U.S. stocks ended sharply higher Friday as Deutsche Bank shares rebounded amid a report that the German banking giant was near a settlement with the Justice Department.
The bank’s U.S.-listed shares rose 14 percent, recovering all of their losses from Thursday and were on pace for their best day since 2011. AFP, citing a source, reported that the bank may be near a $5.4 billion settlement with the U.S. Department of Justice. CNBC has not independently confirmed the report, but if accurate, that settlement would be well below the reported $14 billion opening bid by the DOJ in its talks with Deutsche.
“The fact that investors are buying Deutsche Bank stock is a big vote of confidence from investors,” said Adam Sarhan, CEO at Sarhan Capital.
The Dow Jones industrial average jumped 226.17 points at session highs before closing about 165 points higher, with Goldman Sachs contributing the most gains. The S&P 500 gained 0.8 percent, with financials rising more than 1 percent to lead advancers. The SPDR S&P Bank ETF (KBE) rose nearly 1.5 percent.
“Yesterday’s pullback did not damage the chart of the SPX, which still has the support of improved short-term momentum. European markets look like they may be undergoing a shakeout (of weak holders) characterized by strong emotions and heavy volume,” said Katie Stockton, chief technical strategist at BTIG.
The S&P also closed the month slightly lower. “You have a market that’s restricted to the upside because of high valuations … and to the downside you’re protected by record-low interest rates,” said Bruce Bittles, chief investment strategist at Baird. “The market has stayed in the same place.”
The Nasdaq composite rose 0.8 percent, as Apple gained approximately 0.7 percent and the iShares Nasdaq Biotechnology ETF (IBB) advanced 1.2 percent.
“The issues with Deutsche are the first five things everyone is talking about,” said Art Hogan, chief market strategist at Wunderlich Securities. “It’s very easy after just 8 years to get that muscle memory from Lehman in 2008. I think that was reflexive.”
Deutsche’s U.S.-listed shares hit an all-time low on Thursday after Bloomberg reported that approximately 10 hedge funds were reducing their exposure to the bank.The bank’s German-listed shares hit an all-time low overnight.
CEO John Cryan sent the bank’s employees an internal letter earlier on Friday, trying to reassure them that Deutsche had strong fundamentals and that recent media reports were causing “unjustified concerns.”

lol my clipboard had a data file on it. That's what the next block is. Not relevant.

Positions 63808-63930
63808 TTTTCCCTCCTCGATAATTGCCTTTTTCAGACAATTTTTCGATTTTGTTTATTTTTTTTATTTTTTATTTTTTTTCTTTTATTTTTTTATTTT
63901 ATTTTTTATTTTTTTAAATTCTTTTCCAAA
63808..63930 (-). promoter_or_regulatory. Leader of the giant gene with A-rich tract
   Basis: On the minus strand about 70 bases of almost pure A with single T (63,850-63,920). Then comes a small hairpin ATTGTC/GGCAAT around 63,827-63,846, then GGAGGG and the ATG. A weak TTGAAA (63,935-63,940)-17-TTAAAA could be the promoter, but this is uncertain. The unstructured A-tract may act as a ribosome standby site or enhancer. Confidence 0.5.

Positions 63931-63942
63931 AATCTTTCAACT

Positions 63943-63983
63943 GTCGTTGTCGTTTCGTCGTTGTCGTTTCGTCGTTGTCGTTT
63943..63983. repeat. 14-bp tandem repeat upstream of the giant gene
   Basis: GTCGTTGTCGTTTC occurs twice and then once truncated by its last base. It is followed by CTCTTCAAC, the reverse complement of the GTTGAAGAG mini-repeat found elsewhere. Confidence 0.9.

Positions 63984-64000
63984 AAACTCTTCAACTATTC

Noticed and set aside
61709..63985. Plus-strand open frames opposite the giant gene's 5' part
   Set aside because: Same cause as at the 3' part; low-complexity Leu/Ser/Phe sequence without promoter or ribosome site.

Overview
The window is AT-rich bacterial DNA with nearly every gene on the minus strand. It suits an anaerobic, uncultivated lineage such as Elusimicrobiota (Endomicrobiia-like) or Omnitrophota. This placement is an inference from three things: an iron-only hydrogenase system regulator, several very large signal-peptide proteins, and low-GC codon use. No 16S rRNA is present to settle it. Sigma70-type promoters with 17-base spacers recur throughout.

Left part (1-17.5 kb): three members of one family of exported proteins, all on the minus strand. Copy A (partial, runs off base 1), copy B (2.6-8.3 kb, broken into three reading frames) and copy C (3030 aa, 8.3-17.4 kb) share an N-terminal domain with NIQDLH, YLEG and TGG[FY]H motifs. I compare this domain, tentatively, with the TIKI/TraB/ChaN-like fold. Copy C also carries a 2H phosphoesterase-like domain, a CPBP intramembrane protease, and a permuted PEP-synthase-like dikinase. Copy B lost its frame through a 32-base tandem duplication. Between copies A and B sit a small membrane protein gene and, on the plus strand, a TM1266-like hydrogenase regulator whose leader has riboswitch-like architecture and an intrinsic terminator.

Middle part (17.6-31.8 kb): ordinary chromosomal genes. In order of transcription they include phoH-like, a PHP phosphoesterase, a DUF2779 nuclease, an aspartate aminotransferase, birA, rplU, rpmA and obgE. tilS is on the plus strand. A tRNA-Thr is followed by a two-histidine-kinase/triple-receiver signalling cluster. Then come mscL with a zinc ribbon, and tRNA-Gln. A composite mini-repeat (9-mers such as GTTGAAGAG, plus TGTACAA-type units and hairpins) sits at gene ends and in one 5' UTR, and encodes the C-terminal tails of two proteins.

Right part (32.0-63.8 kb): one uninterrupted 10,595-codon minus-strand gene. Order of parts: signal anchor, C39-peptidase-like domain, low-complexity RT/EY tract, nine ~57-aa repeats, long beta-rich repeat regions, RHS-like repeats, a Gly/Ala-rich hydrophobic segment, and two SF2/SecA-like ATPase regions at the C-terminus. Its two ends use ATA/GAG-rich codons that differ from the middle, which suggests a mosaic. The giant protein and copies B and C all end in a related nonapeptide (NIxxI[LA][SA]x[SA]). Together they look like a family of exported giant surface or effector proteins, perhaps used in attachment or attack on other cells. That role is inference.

Sarhan also said the market was receiving a boost from comments made by Federal Reserve Chair Janet Yellen Thursday after the close. In a video conference, she said the U.S. central bank might be able to help the U.S. economy in a future downturn if it could buy stocks and corporate bonds.
“This has been largely overlooked by most, but to me it sticks out like a sore thumb,” Sarhan said. “If this doesn’t scream ‘buy,’ I don’t know what does.”
U.S. stocks closed about 1 percent lower on Thursday, with the Dow falling nearly 200 points.
“Yesterday’s pullback also had a bit to do with the OPEC deal,” said Randy Frederick, vice president of trading and derivatives at Charles Schwab. “They’ve been notorious for cheating on previous deals.”
OPEC agreed to a production cut on Wednesday that would be enacted in November, but stock market participants remained skeptical on Thursday about the agreement. U.S. crude prices rose 0.86 percent to settle at $48.24 per barrel on Friday, a day after rising 1.66 percent. Baker Hughes also said rig counts rose by 7 to 425.
Friday also marked the end of the third quarter. The S&P and Dow rose 3.31 percent and 2.11 percent for the quarter, respectively, and posted a four-quarter winning streak. But the Nasdaq outperformed in the third quarter, gaining 9.69 percent and snapping a two-quarter slide.
“What’s interesting about this quarter is we’ve moved but not a whole lot, from the S&P’s perspective,” said Schwab’s Frederick.
In economic news, personal spending remained flat in August, while income rose 0.2 percent. The core PCE, the Federal Reserve’s preferred inflation measure, rose 0.2 percent.
“Wage growth is still mediocre, spending is as well as healthcare takes up a larger portion of a households budget (along with rent for those that do). As for inflation, expect headline prints to continue to rise in coming quarters with the stabilization in oil prices on top of sticky services inflation,” said Peter Boockvar, chief market analyst at The Lindsey Group.
Other data released Friday included the final read on September consumer sentiment and the September Chicago PMI, both of which beat expectations.
U.S. Treasurys fell, with the two-year note yield near 0.76 percent and the benchmark 10-year yield at 1.60 percent. The U.S. dollar fell against a basket of currencies, with the euro near $1.124 and the yen around 101.4.
The Dow Jones industrial average rose 164.70 points, or 0.91 percent, to close at 18,308.15, with Wal-Mart leading advancers and Verizon the only decliner.
The S&P 500 gained 17.14 points, or 0.80 percent to end at 2,168.27, with financials leading eight sectors higher and utilities leading laggards.
The Nasdaq advanced 42.85 points, or 0.81 percent to close at 5,312.
About three stocks advanced for every decliner at the New York Stock Exchange, with an exchange volume of 1.157 billion and a composite volume of 4.026 billion at the close.
The CBOE Volatility Index (VIX), widely considered the best gauge of fear in the market, traded near 13.3, down about 5.2 percent.
High-frequency trading accounted for 52 percent of September’s daily trading volume of about 7.04 billion shares, according to TABB Group. During the peak levels of high-frequency trading in 2009, about 61 percent of 9.8 billion of average daily shares traded were executed by high-frequency traders.